Amy Grant: Tiny Desk Concert Amy Grant maps her fabulous, four-decade career with some of her coziest and heartfelt Christmas songs, not to mention a delightful version of "Jingle Bells."

Tiny Desk

Amy Grant

Growing up in the '90s, there was never a Christmas without Amy Grant's music. Home for Christmas, in particular, was a favorite around our household, its string-swept nostalgia wrapped around the family den like a warm blanket and a plate of cookies. So when I invited the Nashville pop singer to perform our annual holiday Tiny Desk, I had to bring my mom.

You could almost map Grant's fabulous four-decade career by those Christmas records (four in total, five if you count her reading of Jimmy Webb's The Animals' Christmas with Art Garfunkel). In them, you not only hear an artist progress — from '80s synth-pop to lush string arrangements to a contemporary Nashville sound — but as a person, as her own feelings and faith surrounding the season evolve with a mixture of melancholy and cheer.

"As I've gotten older, sometimes I've realized the bravest thing you can do at Christmas is go home," she tells the Tiny Desk audience after performing "To Be Together," from 2016's cozy, yet lived-in Tennessee Christmas. "Sometimes the bravest thing you can do is open the door and welcome everybody back."

And that's when it all comes home for Amy Grant. "Tennessee Christmas," written 35 years ago, takes on new meaning here — this was the first time she's performed the song since her father died this year. You see her eyes glisten, and her voice catch on the final "tender Tennessee Christmas," everyone feeling that wistful tenderness and offering some back in return.

To shake out her sadness, Grant dons reindeer antlers (generously provided by someone at NPR because of course someone at NPR keeps festive wear on hand) and dashes through a delightful version of "Jingle Bells." Happiest of holidays from all of us at NPR Music!

Tennessee Christmas is available now.

Set List

  • "To Be Together"
  • "Tennessee Christmas"
  • "Jingle Bells"

Credits

Producers: Lars Gotrich, Morgan Noelle Smith; Creative Director: Bob Boilen; Audio Engineer: Josh Rogosin; Videographers: Morgan Noelle Smith, Kaylee Domzalski, CJ Riculan, Beck Harlan; Production Assistant: Brie Martin; Photo: Cameron Pollack/NPR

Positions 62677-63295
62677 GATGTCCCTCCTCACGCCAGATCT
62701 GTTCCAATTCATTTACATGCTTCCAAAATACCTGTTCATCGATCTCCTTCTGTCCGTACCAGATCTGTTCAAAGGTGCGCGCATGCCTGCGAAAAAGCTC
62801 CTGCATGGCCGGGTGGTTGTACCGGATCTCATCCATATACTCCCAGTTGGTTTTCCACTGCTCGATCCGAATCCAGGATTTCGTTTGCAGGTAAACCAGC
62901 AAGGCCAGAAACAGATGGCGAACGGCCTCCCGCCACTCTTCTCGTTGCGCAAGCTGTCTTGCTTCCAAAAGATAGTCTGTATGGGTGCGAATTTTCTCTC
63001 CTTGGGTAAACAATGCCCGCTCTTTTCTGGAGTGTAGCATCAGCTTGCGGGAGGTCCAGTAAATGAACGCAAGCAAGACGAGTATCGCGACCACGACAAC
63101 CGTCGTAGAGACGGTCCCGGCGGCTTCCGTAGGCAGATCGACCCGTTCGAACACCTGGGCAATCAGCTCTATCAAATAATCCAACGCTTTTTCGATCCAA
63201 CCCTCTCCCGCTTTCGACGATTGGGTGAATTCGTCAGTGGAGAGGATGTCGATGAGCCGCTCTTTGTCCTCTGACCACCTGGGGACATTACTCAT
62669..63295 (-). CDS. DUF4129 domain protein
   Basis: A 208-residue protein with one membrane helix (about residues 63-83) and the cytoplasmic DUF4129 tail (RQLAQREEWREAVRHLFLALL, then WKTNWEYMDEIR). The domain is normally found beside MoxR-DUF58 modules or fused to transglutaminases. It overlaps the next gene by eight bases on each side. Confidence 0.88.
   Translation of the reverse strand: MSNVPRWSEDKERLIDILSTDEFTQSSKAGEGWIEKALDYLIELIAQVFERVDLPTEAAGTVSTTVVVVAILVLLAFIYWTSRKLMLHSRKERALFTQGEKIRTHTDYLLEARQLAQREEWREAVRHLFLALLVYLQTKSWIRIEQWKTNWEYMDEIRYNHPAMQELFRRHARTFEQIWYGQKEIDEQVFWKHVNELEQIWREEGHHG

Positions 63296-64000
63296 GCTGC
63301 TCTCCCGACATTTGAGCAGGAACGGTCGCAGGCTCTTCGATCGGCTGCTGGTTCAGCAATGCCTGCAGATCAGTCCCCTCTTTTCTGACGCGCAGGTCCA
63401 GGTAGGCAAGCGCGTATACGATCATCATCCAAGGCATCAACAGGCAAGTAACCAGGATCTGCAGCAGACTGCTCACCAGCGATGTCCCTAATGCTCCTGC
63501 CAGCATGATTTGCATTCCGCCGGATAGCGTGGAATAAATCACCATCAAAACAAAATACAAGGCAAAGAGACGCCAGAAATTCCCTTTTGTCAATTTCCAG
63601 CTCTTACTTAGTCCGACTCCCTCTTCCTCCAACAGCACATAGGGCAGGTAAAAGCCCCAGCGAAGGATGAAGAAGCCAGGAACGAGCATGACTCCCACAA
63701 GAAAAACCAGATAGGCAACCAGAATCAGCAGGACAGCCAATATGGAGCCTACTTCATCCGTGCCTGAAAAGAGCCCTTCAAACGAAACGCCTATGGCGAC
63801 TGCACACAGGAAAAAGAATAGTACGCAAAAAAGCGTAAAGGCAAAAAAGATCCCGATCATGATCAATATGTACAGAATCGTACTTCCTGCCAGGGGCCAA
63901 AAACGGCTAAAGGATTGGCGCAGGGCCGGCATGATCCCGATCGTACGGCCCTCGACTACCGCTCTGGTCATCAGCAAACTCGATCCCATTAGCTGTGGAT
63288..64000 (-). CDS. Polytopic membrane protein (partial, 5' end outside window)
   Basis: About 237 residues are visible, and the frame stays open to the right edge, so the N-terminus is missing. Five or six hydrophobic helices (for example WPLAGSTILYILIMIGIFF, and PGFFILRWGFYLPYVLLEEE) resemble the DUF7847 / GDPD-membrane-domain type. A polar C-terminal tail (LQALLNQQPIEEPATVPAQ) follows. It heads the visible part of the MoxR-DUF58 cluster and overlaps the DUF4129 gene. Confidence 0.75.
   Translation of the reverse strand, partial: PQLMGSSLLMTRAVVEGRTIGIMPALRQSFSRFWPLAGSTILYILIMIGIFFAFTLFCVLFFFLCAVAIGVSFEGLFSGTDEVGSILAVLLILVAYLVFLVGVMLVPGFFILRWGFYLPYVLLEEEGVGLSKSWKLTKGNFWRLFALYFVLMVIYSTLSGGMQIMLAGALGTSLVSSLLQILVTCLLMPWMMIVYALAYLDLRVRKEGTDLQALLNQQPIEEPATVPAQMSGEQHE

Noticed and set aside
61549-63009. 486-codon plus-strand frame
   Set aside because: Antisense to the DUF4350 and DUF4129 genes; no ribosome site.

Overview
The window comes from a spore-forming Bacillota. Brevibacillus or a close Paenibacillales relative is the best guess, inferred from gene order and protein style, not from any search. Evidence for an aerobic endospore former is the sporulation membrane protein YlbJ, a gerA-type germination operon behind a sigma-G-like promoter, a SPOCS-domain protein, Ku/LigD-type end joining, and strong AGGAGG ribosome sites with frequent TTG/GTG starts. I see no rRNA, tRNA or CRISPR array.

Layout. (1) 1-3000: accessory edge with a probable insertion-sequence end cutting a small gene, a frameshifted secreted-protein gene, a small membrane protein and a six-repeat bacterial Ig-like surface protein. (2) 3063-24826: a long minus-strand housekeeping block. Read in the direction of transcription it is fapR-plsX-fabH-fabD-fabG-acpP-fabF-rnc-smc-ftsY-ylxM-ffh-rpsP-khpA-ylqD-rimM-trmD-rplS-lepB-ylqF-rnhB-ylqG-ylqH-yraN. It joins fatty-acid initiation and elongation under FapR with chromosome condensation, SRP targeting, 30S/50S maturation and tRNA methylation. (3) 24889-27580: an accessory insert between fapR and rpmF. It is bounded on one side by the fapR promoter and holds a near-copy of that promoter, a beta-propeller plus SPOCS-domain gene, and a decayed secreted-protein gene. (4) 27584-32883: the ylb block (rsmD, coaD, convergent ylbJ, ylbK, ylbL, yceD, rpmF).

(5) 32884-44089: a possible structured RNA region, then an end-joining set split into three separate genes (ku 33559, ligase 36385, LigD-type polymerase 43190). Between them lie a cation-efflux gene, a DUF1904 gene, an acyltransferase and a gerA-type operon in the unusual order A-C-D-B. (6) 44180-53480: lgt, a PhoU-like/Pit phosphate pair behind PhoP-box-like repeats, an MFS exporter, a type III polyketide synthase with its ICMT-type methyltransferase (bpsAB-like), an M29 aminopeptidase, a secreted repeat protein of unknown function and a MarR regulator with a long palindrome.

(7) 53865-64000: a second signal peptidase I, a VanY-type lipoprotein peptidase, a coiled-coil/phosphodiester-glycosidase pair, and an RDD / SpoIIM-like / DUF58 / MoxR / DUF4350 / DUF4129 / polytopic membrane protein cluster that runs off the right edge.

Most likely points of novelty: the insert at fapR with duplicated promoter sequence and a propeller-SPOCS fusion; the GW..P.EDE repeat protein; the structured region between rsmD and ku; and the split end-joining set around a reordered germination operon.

[+] read more[-] less

More From Tiny Desk

Foxing plays at the Tiny Desk on May 1, 2019 (Claire Harbage/NPR). Claire Harbage/NPR hide caption

toggle caption Claire Harbage/NPR

Foxing

Foxing is at the forefront of an emo revival, heavily influenced by late-'90s and early 2000s groups like Sunny Day Real Estate and American Football.

Sesame Street plays a Tiny Desk concert on May 10, 2019 (Claire Harbage/NPR). Claire Harbage/NPR hide caption

toggle caption Claire Harbage/NPR

Sesame Street

Big Bird, Bert and Ernie, Elmo, Grover, Rosita, Count von Count, Abby Cadabby, Cookie Monster and other surprise guests gather at NPR's headquarters to celebrate 50 years of love, learning and joy.

Tomberlin performs at a Tiny Desk Concert on April 23, 2019 (Emily Bogle/NPR) Emily Bogle/NPR hide caption

toggle caption Emily Bogle/NPR

Tomberlin

Tomberlin is the daughter of a Baptist pastor, grew up singing in the church and, since her teens, has questioned her own beliefs in God and faith. Her songs are delicate and vulnerable.

Quinn Christopherson performs a Tiny Desk Contest on May 28, 2019 (Claire Harbage/NPR). Claire Harbage/NPR hide caption

toggle caption Claire Harbage/NPR

Quinn Christopherson

Quinn and his musical partner, guitarist and singer Nick Carpenter, arrived from the cool of Anchorage to the swelter of D.C. and performed with remarkable confidence and grace.

LADAMA performs a Tiny Desk Concert on April 11, 2019 (Amr Alfiky/NPR). Amr Alfiky/NPR hide caption

toggle caption Amr Alfiky/NPR

LADAMA

The group unites sounds from Brazil, Colombia and Venezuela, with a dash of New York City thrown in.

Lucky Daye performs a Tiny Desk Concert on March 25, 2019 (Amr Alfiky/NPR). Amr Alfiky/NPR hide caption

toggle caption Amr Alfiky/NPR

Lucky Daye

Hailing from New Orleans with a love of sticky, bass-bumping funk, Lucky brought along a 10-person band, including a quartet of horns, to capture the full flavor of his debut album Painted.

Jeremy Dutcher performs a Tiny Desk Concert on April 22, 2019 (Michael Zamora/NPR). Michael Zamora/NPR hide caption

toggle caption Michael Zamora/NPR

Jeremy Dutcher

There is no one making music like this 27-year-old, classically trained opera tenor and pianist. Watch and see why.

Ensemble Signal performs a Tiny Desk Concert on Jan. 25, 2019 (Claire Harbage/NPR). Claire Harbage/NPR hide caption

toggle caption Claire Harbage/NPR

Ensemble Signal Plays Jonny Greenwood

Watch members of the New York-based group give the world premiere video performances of two recent pieces by Radiohead guitarist and composer Jonny Greenwood.

Magos Herrera and Brooklyn Rider perform a Tiny Desk Concert on March 6, 2019. Amr Alfiky/NPR hide caption

toggle caption Amr Alfiky/NPR

Magos Herrera and Brooklyn Rider

Watch what happens when the smoky-voiced jazz singer from Mexico conspires with an adventuresome string quartet for songs steeped in Latin American traditions.

Ohmme performs at a Tiny Desk Concert on April 18, 2019 (Laura Beltrán Villamizar/NPR) Laura Beltrán Villamizar/NPR hide caption

toggle caption Laura Beltrán Villamizar/NPR

Ohmme

These classically trained artists fill the NPR Music offices with shrieking, rhythmic noise that redefines what an electric guitar can do.

Back To Top